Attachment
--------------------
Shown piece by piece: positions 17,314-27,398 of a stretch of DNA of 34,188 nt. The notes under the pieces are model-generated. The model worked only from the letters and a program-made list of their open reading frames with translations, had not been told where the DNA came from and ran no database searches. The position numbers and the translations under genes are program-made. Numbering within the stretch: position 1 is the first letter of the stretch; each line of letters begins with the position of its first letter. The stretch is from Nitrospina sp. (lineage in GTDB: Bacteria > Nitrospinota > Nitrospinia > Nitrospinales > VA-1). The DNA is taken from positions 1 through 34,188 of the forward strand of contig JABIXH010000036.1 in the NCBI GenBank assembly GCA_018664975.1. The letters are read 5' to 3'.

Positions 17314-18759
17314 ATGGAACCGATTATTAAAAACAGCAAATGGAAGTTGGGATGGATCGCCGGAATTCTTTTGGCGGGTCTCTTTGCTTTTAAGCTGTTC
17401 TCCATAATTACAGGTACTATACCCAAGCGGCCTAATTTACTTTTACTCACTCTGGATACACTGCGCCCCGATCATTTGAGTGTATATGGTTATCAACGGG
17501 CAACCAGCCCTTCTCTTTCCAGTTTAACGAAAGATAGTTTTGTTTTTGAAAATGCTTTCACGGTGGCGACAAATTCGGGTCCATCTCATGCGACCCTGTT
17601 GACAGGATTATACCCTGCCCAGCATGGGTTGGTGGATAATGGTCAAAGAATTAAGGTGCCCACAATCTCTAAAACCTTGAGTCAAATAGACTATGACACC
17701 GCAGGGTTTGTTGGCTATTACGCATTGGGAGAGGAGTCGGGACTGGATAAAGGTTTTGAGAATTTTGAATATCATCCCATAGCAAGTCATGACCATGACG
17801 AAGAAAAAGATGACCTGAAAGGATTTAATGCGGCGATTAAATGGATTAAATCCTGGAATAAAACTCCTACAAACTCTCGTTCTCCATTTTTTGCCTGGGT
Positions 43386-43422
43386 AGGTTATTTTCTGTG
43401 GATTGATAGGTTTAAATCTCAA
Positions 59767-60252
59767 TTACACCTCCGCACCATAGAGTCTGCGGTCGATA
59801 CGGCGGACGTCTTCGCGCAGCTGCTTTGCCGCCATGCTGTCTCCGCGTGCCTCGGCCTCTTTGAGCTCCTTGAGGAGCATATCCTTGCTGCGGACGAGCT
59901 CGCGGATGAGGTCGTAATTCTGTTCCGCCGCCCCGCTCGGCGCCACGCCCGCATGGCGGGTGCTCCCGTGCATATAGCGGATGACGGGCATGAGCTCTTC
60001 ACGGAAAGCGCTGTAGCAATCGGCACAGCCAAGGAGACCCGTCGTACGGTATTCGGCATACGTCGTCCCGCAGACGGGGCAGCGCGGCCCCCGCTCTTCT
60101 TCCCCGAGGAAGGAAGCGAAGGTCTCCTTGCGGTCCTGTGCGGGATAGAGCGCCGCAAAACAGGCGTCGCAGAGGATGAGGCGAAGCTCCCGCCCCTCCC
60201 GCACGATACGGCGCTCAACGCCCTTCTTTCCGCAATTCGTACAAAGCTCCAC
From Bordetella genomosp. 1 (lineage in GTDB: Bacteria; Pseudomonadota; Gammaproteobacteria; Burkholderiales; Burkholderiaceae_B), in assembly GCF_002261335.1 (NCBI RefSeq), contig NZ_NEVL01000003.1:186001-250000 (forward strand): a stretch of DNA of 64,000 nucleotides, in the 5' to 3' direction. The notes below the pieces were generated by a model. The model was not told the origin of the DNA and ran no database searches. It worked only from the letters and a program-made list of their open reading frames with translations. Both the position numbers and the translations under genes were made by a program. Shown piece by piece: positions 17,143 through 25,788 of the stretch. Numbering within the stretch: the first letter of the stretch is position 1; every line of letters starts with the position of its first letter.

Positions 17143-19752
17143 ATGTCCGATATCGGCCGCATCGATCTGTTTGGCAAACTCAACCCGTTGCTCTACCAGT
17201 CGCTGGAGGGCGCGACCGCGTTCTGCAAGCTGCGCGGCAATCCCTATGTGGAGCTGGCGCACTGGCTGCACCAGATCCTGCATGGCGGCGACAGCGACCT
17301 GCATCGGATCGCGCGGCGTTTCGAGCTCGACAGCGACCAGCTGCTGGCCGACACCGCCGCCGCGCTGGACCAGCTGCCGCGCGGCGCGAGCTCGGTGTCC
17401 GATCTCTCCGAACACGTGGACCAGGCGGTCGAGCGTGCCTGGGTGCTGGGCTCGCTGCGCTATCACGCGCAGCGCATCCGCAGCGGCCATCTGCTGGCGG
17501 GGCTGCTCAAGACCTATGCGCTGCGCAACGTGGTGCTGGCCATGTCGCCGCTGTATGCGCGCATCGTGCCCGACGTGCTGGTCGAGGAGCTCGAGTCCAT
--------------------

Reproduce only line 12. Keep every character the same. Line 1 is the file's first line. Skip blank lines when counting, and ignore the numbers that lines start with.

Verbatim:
Positions 59767-60252